Monday, March 21, 2011

In Praise Of Recursion

I'd like to say the code posted last week solved the problem it was intended to solve, but alas, that was not the case. The job of resetting the Alerts criteria for a target database is a lot more complex than replacing a row in a table; it includes

  • checking to see if each setting has actually changed for each different alert (all 29 of them),

  • and if it has,

  • and if that alert is currently in effect,

  • then that alert must be cancelled,

  • and that in turn might require an "All Clear" email to be sent

  • as well as rows to be inserted in other tables.
None of that was accomplished by the cute little FOR INSERT SELECT * loop posted earlier.

The good news is, all the code to perform those tasks for a single target database already existed inside the stored procedure being modified... all it needed was

A DIFFERENT Cute Little FOR Loop

Here's the actual solution; a lot of code's been removed for clarity (about 6500 lines worth) but nothing else has been changed:

CREATE PROCEDURE rroad_monitor_options (
IN @submit_form VARCHAR ( 100 ),
IN @display_html_page VARCHAR ( 1 ) )
RESULT ( html_output LONG VARCHAR )


IF @sampling_id = 0 THEN

CASE @submit_form


WHEN 'Force Default Settings On All Targets' THEN

-- Perform 'Restore Default Settings' tasks on each target row.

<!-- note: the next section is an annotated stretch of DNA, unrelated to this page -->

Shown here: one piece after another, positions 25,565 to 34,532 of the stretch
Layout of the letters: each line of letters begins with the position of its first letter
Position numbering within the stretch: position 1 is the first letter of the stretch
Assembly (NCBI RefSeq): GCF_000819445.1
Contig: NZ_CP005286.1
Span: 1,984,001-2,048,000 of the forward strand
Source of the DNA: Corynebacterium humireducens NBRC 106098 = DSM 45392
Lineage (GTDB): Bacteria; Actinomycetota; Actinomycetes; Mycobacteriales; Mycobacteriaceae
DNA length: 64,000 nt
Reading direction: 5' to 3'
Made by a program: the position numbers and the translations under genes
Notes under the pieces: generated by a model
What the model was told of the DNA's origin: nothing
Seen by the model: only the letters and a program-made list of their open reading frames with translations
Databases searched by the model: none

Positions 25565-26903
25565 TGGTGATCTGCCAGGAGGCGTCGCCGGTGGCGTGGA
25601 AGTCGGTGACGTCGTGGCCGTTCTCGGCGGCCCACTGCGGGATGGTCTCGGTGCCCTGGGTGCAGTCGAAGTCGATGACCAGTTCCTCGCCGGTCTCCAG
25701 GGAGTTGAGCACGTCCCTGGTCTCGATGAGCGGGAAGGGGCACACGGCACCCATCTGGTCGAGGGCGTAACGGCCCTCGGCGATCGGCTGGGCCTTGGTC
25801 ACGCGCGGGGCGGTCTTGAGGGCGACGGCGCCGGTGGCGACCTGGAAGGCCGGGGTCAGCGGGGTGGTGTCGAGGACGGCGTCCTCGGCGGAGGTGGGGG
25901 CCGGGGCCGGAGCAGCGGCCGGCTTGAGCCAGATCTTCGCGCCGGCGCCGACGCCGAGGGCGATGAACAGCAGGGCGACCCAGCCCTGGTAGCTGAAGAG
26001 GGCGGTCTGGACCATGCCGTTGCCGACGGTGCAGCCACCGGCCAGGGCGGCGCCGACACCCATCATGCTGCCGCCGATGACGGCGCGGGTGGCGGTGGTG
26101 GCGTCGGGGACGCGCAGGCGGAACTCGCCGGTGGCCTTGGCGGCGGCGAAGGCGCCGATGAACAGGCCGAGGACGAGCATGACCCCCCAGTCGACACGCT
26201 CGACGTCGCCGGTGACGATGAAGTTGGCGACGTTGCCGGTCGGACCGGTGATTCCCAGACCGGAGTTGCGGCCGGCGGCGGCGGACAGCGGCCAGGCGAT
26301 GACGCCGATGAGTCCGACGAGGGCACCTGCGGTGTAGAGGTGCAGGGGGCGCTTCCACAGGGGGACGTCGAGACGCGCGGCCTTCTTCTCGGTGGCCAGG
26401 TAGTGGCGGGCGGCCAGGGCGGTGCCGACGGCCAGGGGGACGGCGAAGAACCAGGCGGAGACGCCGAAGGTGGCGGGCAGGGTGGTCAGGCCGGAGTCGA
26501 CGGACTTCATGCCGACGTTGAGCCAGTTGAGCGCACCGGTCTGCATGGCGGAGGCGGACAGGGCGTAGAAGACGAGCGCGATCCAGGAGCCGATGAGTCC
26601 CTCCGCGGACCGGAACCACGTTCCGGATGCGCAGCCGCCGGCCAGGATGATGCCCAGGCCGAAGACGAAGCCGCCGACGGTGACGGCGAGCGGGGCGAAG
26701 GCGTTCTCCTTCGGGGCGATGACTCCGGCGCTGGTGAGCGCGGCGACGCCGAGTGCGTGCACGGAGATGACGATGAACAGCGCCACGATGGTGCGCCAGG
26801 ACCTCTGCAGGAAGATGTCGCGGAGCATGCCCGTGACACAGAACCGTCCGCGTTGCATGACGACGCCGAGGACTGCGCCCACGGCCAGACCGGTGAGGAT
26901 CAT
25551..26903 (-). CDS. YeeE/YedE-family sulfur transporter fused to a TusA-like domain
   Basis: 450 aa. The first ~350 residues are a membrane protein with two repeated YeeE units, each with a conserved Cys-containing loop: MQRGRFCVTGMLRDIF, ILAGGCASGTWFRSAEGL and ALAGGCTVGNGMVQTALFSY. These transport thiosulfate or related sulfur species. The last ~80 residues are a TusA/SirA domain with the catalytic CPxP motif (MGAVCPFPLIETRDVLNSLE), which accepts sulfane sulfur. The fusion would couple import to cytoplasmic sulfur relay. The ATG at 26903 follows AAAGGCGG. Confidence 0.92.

FOR f_alerts_criteria AS c_alerts_criteria INSENSITIVE CURSOR FOR
SELECT rroad_alerts_criteria.sampling_id AS @target_sampling_id
FROM rroad_alerts_criteria
WHERE rroad_alerts_criteria.criteria_set_type = 'Target Specific'
ORDER BY rroad_alerts_criteria.sampling_id

-- Recursively call this procedure.

CALL rroad_monitor_options (
'Restore Default Settings',
'N' ); -- @display_html_page




ELSE -- @sampling_id > 0

CASE @submit_form


WHEN 'Restore Default Settings' THEN

-- existing code to reset the alerts criteria for a single target database

  • The CREATE PROCEDURE on lines 1 through 5 is normally called from an HTML service. The first parameter @submit_form tells the procedure what button was pressed; in this case, the existing 'Restore Default Settings' button versus the new 'Force Default Settings On All Targets'.

  • The second parameter @sampling_id is 0 for the row containing default values, and 1, 2, 3 ... for rows representing actual target databases being monitored by Foxhound.

  • The third parameter @display_html_page is 'Y' when the procedure is called from the HTML service and 'N' when it is being called elsewhere.

  • The WHEN on lines 16 through 35 handles the 'Force Default Settings On All Targets' button press. The FOR loop steps through each target database with each primary key being placed in @target_sampling_id.

  • The recursive CALL on lines 30 through 33 is the heart of this solution. The three parameter values are set up to pretend the user has pressed the 'Restore Default Settings' on a single target database, with @display_html_page set to 'N' because nothing is being sent back to the browser.

  • The WHEN starting on line 47 marks the begining of the existing code which handles a 'Restore Default Settings' button press. This is the code invoked by the earlier recursive CALL.
To tell the truth, I can't remember the last time I coded a recursive call in the real world, if I ever have... and it probably won't happen again any time soon.

Which is too bad, because when the technique works, it works really well. And SQL Anywhere fully supports recursion and all the stacking and unstacking it requires, no fuss, no muss.

Question: What about performance?

Answer: 100 targets in less than two seconds, so nobody's complaining.

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